When we ride public transportation, we are simultaneously moving and stuck. As an American traveling in Israel, I have started to use this time to become unstuck—to understand more about the people living there instead of relying on stereotypes.
So begins a wonderfully written article by Ariel Katz, an American now living in England, who previously worked in Israel for three years in Israel-Arab relations. She tells about her conversation with a young Israeli military captain sitting next to her on the bus to Tel Aviv, and then with an older man who next claimed the seat. Words between the two men told Katz that the second man had “a story to tell about his relationship to the army, one of gratitude and guilt.” “Now I am determined to unearth the story of the man sitting next to me,” she writes. His answers to her questions revealed that his name was Roni, he was an ex-soldier, his father was a Syrian-born Jew, and his mother’s parents were from Iran. As a university student, his major had been Middle Eastern studies (the same as Katz), and he had later served as a Hebrew/Arabic translator in Taba, Egypt. Katz calls Roni “a living bridge between the two cultures.” “In him, Arabness and Jewishness resided respectfully.” She closes the article with the following thought, one that each of us could personalize by substituting Arab-Jewish with the names of people from other cultures, people with whom we often walk past but rarely rub shoulders.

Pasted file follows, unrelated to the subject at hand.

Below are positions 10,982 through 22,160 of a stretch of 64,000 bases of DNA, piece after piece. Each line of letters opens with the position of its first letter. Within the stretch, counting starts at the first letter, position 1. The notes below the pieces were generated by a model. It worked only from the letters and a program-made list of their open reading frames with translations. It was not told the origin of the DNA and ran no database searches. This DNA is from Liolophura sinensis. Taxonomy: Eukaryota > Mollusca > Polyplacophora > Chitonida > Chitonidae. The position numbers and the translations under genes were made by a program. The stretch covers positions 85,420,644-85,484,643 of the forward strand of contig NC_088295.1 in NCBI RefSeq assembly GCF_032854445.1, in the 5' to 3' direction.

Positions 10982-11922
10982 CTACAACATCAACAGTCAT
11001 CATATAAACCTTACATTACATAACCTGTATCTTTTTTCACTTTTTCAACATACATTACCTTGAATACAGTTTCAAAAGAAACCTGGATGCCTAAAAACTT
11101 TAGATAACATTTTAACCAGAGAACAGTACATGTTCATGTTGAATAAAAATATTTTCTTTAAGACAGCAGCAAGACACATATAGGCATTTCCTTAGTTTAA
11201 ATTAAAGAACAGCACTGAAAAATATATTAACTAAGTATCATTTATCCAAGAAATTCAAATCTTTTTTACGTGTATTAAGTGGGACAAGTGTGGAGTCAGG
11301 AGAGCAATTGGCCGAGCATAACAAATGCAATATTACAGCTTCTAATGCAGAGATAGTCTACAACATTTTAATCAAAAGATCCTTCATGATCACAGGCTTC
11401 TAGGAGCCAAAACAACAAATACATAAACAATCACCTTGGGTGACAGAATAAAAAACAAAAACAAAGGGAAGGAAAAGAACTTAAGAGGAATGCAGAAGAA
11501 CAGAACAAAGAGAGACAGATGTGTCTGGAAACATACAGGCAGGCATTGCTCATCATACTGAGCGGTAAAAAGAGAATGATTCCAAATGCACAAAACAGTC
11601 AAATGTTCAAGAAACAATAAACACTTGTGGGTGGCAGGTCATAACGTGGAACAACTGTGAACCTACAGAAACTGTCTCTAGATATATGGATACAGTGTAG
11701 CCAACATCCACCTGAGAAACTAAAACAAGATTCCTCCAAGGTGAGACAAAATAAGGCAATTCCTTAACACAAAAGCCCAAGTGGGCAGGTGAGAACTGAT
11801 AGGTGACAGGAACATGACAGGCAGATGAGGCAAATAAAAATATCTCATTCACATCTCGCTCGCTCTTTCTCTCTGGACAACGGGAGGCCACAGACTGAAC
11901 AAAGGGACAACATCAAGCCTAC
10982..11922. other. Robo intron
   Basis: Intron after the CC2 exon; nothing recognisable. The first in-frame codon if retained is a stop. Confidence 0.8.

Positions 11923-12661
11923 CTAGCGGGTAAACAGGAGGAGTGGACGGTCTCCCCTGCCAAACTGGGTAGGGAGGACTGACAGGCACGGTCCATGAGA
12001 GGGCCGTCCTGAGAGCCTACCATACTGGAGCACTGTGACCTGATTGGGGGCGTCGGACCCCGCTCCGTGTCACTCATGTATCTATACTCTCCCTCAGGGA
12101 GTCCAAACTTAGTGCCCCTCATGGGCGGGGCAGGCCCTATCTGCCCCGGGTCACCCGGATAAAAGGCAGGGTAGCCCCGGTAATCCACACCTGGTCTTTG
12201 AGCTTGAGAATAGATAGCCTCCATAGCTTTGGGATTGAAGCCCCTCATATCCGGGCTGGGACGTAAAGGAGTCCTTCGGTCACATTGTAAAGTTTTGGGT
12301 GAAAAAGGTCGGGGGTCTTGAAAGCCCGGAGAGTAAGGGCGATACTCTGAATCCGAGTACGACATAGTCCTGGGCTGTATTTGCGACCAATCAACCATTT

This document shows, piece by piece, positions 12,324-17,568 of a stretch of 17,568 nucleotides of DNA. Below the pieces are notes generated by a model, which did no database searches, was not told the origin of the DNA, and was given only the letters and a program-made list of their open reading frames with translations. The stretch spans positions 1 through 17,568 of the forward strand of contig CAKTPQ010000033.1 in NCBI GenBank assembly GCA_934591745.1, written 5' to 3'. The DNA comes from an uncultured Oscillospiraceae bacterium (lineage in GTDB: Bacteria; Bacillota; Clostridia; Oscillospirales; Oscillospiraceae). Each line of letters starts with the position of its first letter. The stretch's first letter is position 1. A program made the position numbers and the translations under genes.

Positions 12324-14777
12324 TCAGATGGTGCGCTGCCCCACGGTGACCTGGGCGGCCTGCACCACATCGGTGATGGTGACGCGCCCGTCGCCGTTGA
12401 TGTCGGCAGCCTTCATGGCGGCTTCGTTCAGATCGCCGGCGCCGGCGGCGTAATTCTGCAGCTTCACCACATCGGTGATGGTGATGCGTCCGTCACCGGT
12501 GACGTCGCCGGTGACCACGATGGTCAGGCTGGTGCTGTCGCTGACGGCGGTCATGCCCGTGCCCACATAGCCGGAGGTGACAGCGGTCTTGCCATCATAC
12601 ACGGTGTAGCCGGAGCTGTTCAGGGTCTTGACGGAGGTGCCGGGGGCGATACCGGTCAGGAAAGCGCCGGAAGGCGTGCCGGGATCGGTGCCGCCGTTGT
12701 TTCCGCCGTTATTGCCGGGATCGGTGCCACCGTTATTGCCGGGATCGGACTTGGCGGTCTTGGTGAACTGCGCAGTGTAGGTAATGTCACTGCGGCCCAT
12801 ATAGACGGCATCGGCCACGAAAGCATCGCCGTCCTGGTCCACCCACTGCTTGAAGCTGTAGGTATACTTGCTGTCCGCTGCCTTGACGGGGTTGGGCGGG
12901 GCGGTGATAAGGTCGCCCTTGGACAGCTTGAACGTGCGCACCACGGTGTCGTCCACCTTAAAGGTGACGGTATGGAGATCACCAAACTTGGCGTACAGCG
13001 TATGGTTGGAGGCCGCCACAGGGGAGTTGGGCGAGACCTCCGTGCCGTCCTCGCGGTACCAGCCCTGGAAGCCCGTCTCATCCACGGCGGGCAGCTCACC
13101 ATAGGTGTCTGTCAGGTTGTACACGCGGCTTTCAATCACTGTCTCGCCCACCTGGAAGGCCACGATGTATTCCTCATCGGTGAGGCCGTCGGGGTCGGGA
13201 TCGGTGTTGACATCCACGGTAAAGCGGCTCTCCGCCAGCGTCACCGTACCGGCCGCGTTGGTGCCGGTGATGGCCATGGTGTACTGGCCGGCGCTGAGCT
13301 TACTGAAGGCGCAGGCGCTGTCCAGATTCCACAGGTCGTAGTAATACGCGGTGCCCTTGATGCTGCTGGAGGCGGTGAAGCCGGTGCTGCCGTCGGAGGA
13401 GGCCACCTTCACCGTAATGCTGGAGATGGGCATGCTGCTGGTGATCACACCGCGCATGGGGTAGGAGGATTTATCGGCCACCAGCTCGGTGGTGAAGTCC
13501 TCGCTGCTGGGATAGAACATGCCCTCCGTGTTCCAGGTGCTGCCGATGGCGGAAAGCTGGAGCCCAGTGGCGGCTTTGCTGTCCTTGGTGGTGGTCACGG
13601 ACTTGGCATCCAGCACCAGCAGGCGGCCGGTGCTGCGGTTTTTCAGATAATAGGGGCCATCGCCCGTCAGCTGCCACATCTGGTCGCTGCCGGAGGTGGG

I wonder if we relied less on conventional narratives of Arab-Jewish relations, and instead became interested in the person sitting next to us on the bus or train, that we might also move forward together metaphorically to arrive at our desired destinations.
I also learned a phrase from Roni, a phrase that I’d like to use someday in conversation. When Katz asked him his thoughts on the topic of Arabs in Israel, he replied with what she calls “the classic diplomatic Israeli answer”: “We are all sons of Adam,” he said. “We are all human.”
(Ariel Katz, “A Conversation Creates a Bridge between Arabs and Jews,” Common Ground News Service, March 20, 2012)
[photo: “Traveling by Egged Bus from Jerusalem to Tel Aviv” by David King, used under a Creative Commons license]
2 thoughts on “Stories on a Bus”
Tabish Khair (Indian author now living in Denmark) has written a beautiful novel called “The Bus Stopped” that ties in so well with this post . In it he interweaves the stories of several people riding on a bus through India. It’s a wonderful story of transculturation as well.
Thanks for the book recommendation. Sounds good.